One of the challenges launched by President Barack Obama ($215 million for 2016) is the "Precision Medicine Initiative" a concept that goes against the treatment focused on the "average-patient". According to this initiative, as a first step, cancer treatments should be oriented to the specific genetics of the patient. For this reason, we often refer to the future of oncology as a "precision medicine". As another example, to continue with oncology, the Watson Intelligent System (IBM) will provide support to oncologists for informed and well fitted decision-making, analyzing patients' medical records and looking for possible evidence-based options.

Monday, 30 October 2017

Prediabetes epidemic in sight








Prediabetes is a terminology that, recently, is used when a person is detected with higher than normal levels of blood glucose, but there is no pathology. Prediabetes could be understood as a disposition to develop diabetes in the future, a disease that, in turn, represents a condition that puts one at risk of serious affections such as nephropathy, retinopathy or cardiovascular disorders, among others. Due to this chain of risks, and with a healthy intention to reduce morbidity and mortality, the American Diabetes Association (ADA) led a study to consider that glycosylated haemoglobin (HbA1c) is a test that can be done without any preparation or need for fasting and see if it can become a new criterion for detecting prediabetes. The concern arises when, according to this diagnostic extension, it’s estimated that in millions of pre-diabetics would show up: in China 493, in the US 86 and in Spain 6, to cite three countries from which I have data.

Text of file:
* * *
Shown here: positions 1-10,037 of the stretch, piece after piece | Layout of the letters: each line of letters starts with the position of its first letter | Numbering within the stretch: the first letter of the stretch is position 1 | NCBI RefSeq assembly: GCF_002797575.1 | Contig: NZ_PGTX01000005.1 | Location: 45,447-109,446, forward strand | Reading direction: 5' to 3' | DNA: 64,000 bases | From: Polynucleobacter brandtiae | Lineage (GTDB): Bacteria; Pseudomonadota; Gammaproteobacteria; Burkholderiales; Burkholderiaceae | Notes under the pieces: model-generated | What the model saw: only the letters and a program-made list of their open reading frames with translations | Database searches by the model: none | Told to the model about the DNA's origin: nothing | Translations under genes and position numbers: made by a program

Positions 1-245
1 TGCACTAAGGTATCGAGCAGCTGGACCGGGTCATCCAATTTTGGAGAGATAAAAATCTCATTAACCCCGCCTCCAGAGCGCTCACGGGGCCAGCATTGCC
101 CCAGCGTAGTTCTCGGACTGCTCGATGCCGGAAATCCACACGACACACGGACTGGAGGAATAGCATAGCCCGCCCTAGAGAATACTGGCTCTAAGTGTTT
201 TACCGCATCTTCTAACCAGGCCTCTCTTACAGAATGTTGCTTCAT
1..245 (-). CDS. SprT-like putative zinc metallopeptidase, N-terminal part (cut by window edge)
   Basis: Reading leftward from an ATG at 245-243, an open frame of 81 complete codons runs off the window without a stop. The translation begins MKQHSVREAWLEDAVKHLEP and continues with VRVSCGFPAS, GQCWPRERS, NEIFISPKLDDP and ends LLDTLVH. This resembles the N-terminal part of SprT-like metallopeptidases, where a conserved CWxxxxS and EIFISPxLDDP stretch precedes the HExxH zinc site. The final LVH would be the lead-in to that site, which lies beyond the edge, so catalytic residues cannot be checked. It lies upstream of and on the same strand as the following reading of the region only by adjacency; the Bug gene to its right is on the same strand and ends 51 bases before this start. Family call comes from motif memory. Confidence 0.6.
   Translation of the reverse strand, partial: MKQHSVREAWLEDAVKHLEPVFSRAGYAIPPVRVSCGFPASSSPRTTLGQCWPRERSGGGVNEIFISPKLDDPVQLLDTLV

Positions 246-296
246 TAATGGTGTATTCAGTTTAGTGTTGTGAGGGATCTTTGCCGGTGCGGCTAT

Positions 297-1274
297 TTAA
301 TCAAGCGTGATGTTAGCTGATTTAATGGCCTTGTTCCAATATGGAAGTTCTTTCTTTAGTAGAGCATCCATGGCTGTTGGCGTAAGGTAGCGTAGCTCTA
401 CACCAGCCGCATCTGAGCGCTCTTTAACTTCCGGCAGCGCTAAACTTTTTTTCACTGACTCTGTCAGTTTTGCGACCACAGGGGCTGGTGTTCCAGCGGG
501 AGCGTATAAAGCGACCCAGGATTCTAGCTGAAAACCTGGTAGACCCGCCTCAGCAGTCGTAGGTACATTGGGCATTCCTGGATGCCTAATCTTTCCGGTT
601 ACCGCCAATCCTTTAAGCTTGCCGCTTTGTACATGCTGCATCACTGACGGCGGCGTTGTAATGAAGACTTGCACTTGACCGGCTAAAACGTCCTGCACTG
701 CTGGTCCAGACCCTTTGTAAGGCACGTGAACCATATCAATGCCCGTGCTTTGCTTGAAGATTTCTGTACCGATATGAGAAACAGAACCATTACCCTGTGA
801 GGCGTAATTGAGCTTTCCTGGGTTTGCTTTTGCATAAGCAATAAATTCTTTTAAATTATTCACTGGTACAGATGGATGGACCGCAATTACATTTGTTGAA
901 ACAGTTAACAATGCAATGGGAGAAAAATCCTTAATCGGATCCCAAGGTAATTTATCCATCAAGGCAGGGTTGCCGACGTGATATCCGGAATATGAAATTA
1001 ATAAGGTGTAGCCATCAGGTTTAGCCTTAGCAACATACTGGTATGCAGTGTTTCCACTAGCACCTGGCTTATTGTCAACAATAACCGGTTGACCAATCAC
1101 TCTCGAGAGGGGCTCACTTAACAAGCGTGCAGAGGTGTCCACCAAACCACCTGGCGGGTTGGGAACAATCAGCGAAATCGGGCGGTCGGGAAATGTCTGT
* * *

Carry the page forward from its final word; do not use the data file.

Monday, 23 October 2017

The Patient Revolution according to Victor Montori








In 2016, Victor Montori, a professor of medicine and diabetes doctor at the Mayo Clinic, launched The Patient Revolution, a foundation whose mission is to help make truly patient-centred treatment a reality. In his new book, Why We Revolt, Montori argues that “industrial medicine” has corrupted the mission of medicine to the point where doctors are now incapable of caring for the people who place their trust in them (for further information about the author in this same blog, search for “Montori, V." entries in the tags [top-right-hand column].

Monday, 16 October 2017

The face as a mirror... of the pocket!

Pedro Rey


As this is my first post on this blog, let me introduce myself. I am a researcher into behavioural economics, a field that uses ideas from psychology to enrich the study of economic problems. More specifically, at present we are working on a project that – as I will explain at the end of this piece, and for various reasons – may have interesting implications in the field of medicine.